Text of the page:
The GSMA is a global association of network operators and companies, and its Universal Profile includes a set of RCS features that all these carriers agree to support. There are currently five versions of Universal Profile; the latest version, 2.4, was published in October 2019. However, carriers don’t have to support Universal Profile to support RCS. It’s merely designed to improve interoperability and expedite deployment.
The list of carriers using the Universal Profile includes major players such as Deutsche Telekom, Google Fi, NTT Docomo, Vodafone, and others. Meanwhile, Movistar, MetroPCS, and a few others use the older Joyn standard. In the US, the three major carriers support RCS messaging, but they don’t all use Universal Profile, and each markets its solution a little differently. At the time of writing, over 55 carriers worldwide support RCS messaging on their networks.
The other half of the equation is to own a handset running a compatible RCS client. For Android users, the default application is now Google’s Messages, formerly Android Messages. It comes preinstalled on many new smartphones and can be downloaded from Google Play. Samsung Messages also supports RCS, as do a few other clients, many of which are carrier-specific. No such support exists for Apple’s iPhone, which relies on its proprietary iMessage service to offer similar features.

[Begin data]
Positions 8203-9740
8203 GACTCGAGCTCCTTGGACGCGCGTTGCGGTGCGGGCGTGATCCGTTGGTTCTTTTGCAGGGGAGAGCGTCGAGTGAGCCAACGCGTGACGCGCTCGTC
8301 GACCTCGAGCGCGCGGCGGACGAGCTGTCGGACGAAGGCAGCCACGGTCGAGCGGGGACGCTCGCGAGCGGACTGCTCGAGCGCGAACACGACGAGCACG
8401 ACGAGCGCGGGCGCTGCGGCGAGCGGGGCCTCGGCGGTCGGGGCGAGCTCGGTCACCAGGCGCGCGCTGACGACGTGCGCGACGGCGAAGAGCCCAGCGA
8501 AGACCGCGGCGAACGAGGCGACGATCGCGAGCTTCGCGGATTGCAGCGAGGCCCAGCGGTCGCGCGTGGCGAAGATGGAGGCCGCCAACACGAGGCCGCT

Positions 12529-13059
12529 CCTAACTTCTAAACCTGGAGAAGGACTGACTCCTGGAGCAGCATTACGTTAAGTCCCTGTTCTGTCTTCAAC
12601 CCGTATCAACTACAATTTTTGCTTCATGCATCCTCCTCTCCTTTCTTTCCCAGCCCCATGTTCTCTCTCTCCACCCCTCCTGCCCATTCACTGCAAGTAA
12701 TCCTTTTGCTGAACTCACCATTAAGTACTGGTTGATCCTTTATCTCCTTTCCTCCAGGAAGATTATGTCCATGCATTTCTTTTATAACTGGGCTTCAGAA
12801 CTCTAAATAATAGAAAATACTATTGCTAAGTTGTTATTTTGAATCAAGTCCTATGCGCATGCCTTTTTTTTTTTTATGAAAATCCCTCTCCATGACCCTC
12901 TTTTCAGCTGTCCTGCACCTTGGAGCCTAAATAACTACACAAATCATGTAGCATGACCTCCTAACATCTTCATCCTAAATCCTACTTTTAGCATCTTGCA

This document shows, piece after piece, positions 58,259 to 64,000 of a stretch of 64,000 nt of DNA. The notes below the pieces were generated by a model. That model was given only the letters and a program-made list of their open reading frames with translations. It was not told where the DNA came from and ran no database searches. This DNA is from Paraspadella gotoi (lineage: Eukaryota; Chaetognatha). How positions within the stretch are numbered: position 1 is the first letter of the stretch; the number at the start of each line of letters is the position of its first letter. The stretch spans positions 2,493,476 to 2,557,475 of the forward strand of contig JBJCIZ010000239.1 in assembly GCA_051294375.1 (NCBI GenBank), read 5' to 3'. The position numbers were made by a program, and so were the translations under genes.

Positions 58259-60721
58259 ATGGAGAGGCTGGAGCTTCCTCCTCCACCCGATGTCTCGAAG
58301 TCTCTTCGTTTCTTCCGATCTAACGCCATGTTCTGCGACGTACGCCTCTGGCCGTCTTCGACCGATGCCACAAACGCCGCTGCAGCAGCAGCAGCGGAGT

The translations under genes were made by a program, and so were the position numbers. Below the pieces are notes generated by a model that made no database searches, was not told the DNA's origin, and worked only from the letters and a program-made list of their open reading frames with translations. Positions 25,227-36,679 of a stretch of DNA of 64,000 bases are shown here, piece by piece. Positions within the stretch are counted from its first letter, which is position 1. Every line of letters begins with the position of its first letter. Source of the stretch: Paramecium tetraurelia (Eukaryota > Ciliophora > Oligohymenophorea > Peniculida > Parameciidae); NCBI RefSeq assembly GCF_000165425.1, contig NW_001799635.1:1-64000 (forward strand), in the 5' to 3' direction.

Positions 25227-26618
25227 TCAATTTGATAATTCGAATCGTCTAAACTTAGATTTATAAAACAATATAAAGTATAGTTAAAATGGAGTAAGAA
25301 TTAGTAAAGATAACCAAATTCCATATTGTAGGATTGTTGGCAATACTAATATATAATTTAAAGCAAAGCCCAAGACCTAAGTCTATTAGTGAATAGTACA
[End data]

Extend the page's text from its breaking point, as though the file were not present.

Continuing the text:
To bring RCS to Android, Google acquired Jibe Mobile in 2016, a leading communication company at the time. Jibe’s technology acts as the middleman, providing the necessary features that enable carriers to support RCS services on their networks without developing their own infrastructure. Google’s efforts did help to expedite the rollout, while the use of Google’s app and backend removes carrier-exclusive barriers to interoperability. However, some criticized the introduction of its own service and app for being against the spirit of carrier native RCS messaging.
Problems with RCS messaging
Are you confused by the chart above? You’re not alone. Like so many standards aiming for deployment across different companies and countries, there’s a fair amount of revisions, updates, and spin-offs that become hard to keep track of. Encouraging companies to agree on anything is difficult, even if it’s in their user’s interests, and RCS is no different.
Although the Universal Profile is reasonably widely adopted and RCS versions retain an element of backward compatibility, fragmentation is a problem. Some carriers, such as AT&T in the US, have spun off their own implementations of RCS that aren’t interoperable with other carriers. So features won’t work when sending messages to contacts on other networks. Features can be app and carrier exclusive too. For example, Google Messages only recently introduced end-to-end encryption, with some heavy caveats.
There’s also the question of smartphone support. Historically, not every carrier implementation works with every phone, making purchasing a phone a headache. Fortunately, this is gradually changing for the better. Verizon, for instance, is expected to bring RCS support to all Android devices sometime in 2022.